Jesse DAVIS was a Quaker in sentiment and a just and upright man. He settled in Jerusalem on a place adjoining that of Jonathan DAVIS, in 1815, where he was the first settler, and died there in 1862 in his eighty-fourth year. The children of his second marriage were William, Nathan, Charles, Sophia, and Joanna.
William married Mary, daughter of John DORMAN, of Jerusalem; and resides on the old homestead. They have three children, Bertha F., William S. and Morris W.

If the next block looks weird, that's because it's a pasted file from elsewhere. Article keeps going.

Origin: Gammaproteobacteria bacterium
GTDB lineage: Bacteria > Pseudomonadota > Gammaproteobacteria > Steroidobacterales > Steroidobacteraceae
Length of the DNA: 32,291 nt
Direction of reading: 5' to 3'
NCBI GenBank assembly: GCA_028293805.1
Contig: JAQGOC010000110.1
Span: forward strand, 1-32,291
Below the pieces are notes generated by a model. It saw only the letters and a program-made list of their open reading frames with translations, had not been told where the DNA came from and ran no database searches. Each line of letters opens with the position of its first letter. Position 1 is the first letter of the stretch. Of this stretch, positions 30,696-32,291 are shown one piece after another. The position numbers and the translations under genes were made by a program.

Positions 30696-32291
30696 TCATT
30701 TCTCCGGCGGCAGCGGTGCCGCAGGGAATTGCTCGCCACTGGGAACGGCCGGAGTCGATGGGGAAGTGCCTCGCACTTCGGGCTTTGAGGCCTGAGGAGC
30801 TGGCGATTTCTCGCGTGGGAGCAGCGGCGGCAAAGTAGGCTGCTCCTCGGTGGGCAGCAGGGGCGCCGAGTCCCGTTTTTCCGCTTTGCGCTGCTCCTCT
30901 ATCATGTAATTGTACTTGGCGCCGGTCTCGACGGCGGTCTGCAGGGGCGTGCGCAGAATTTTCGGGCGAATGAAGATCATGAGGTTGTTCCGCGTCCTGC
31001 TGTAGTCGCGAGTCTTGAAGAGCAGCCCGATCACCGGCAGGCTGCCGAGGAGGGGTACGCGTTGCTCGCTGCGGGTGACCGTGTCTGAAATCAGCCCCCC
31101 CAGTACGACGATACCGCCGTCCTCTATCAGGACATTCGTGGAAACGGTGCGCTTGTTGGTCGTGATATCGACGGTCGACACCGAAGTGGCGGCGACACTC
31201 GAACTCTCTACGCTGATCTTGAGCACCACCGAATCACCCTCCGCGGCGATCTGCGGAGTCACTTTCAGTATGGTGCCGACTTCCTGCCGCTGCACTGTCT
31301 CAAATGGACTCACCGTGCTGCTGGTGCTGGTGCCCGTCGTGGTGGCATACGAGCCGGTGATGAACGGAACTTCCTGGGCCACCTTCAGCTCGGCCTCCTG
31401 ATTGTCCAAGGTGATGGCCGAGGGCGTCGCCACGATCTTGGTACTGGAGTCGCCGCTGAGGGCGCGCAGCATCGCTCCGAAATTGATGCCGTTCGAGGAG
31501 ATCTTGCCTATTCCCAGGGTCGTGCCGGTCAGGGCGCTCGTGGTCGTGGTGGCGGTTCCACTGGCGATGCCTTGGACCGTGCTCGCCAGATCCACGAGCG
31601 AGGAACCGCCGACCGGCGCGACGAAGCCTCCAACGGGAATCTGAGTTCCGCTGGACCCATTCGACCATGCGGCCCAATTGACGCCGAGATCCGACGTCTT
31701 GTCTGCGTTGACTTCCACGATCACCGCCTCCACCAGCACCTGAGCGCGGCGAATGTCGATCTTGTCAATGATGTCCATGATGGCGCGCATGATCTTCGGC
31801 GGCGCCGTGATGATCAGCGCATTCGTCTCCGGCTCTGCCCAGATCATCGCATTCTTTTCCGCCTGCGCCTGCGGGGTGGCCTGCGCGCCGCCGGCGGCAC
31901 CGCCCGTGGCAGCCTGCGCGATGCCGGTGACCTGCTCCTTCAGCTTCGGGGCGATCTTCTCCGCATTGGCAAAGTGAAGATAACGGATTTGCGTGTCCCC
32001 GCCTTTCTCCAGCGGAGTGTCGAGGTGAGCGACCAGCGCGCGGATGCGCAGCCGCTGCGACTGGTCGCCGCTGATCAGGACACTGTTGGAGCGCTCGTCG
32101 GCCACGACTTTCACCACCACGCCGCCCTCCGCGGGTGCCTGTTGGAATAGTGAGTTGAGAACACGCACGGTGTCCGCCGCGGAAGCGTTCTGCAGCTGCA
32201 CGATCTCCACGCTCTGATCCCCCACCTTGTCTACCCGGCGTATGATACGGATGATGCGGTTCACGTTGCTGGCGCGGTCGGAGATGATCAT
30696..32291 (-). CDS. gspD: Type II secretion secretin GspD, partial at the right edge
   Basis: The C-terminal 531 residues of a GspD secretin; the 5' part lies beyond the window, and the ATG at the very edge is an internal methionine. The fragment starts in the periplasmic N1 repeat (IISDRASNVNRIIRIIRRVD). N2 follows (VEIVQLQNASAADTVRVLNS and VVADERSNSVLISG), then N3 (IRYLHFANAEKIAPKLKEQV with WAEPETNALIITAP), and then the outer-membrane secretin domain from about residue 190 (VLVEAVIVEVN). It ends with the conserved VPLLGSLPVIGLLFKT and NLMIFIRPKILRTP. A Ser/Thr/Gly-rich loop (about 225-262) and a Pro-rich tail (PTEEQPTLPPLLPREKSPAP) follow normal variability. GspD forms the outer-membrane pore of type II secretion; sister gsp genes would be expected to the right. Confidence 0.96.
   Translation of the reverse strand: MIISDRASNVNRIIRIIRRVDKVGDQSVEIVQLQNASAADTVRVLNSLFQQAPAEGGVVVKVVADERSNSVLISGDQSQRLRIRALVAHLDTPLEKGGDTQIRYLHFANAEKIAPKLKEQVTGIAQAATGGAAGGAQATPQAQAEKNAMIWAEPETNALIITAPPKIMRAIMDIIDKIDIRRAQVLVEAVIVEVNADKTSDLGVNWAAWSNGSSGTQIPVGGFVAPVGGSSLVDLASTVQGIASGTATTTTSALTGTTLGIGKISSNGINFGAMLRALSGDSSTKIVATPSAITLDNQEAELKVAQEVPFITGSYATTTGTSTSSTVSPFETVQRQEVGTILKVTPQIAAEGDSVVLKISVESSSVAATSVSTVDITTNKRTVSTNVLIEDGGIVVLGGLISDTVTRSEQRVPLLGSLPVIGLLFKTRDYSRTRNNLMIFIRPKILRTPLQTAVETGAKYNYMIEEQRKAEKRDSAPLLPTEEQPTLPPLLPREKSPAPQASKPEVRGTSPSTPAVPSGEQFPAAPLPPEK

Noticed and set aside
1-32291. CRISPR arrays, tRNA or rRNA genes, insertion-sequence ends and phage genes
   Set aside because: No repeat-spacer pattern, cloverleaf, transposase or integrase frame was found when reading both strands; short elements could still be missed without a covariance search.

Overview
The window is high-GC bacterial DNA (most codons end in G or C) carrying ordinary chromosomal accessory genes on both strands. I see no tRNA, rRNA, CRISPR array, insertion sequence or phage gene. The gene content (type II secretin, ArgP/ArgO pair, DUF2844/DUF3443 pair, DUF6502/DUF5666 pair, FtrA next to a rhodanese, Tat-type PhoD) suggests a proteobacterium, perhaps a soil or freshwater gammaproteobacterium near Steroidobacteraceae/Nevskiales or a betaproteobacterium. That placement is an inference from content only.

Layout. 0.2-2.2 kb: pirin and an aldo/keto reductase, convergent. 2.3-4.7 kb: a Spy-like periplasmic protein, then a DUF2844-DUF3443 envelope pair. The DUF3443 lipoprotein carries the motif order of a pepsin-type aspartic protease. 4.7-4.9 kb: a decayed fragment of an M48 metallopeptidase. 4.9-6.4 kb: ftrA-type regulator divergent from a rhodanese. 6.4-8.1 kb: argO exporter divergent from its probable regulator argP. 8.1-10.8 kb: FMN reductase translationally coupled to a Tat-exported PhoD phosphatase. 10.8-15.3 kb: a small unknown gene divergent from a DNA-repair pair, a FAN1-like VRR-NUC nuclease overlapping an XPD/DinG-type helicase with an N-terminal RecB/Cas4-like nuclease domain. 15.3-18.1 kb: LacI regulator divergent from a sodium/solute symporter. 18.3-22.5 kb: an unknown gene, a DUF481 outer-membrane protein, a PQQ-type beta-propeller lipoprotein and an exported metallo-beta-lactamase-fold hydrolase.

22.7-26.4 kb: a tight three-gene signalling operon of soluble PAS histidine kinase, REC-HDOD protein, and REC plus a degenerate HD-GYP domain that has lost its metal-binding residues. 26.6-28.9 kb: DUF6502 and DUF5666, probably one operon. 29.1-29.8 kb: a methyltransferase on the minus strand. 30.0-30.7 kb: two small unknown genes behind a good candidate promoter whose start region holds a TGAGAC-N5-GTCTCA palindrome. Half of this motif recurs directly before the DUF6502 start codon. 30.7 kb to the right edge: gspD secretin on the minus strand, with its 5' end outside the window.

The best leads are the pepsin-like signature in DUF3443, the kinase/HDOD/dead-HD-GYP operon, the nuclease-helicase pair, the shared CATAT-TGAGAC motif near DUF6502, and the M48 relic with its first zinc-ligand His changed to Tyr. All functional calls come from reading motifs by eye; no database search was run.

Nathan married Amanda HOSE, of Torrey, and resides in Iowa. Their children are Charles, William, and Nora E.
Charles married Elizabeth THORN, of Rochester, and resides in Iowa. Their children are Franklin, Ella, and Alice.
Sophia married Riley WELLS, son of George WELLS, of Potter. They reside in California. Their children are William, Charles, and George.
Joanna married Oscar STEVER, son of Peter STEVER, of Jerusalem. They reside in California, and have one child, Geneva.
Pg 472 - 476